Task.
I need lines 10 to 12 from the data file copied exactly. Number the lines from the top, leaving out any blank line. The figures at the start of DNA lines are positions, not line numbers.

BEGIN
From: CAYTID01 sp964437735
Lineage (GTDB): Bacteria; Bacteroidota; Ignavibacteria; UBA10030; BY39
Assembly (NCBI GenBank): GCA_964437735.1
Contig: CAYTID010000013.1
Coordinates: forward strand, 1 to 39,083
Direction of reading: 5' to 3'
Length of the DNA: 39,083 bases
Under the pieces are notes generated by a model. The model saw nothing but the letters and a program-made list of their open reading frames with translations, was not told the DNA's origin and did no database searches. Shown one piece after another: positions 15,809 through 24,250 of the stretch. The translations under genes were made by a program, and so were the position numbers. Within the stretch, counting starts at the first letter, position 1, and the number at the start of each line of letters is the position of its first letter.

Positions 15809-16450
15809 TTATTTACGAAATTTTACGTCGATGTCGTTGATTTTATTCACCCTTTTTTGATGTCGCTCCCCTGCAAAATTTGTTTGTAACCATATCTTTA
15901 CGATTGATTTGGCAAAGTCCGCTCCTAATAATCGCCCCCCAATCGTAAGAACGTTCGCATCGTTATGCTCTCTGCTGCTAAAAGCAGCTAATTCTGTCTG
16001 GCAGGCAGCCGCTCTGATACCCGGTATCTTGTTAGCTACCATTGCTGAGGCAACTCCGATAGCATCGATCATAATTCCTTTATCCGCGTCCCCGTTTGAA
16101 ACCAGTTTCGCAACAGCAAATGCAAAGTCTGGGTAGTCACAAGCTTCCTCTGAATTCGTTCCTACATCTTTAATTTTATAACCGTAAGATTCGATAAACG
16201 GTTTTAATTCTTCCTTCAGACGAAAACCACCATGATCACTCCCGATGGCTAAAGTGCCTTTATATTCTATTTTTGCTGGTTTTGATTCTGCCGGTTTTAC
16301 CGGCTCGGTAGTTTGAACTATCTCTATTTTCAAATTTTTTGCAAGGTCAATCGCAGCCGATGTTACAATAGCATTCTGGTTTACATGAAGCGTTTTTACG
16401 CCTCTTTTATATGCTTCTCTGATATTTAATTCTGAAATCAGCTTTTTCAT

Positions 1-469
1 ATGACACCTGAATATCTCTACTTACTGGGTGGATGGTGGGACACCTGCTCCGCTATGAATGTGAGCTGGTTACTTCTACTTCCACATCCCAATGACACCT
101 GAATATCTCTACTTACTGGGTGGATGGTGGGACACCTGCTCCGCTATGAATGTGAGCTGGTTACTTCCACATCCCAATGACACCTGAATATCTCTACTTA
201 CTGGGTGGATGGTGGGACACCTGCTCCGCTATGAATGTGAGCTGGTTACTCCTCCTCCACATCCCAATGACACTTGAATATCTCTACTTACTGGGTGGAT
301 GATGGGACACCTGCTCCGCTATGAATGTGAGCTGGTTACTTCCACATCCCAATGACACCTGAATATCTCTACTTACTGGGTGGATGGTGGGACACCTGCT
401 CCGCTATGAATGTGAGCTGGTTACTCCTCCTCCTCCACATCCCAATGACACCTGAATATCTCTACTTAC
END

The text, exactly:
15809 TTATTTACGAAATTTTACGTCGATGTCGTTGATTTTATTCACCCTTTTTTGATGTCGCTCCCCTGCAAAATTTGTTTGTAACCATATCTTTA
15901 CGATTGATTTGGCAAAGTCCGCTCCTAATAATCGCCCCCCAATCGTAAGAACGTTCGCATCGTTATGCTCTCTGCTGCTAAAAGCAGCTAATTCTGTCTG
16001 GCAGGCAGCCGCTCTGATACCCGGTATCTTGTTAGCTACCATTGCTGAGGCAACTCCGATAGCATCGATCATAATTCCTTTATCCGCGTCCCCGTTTGAA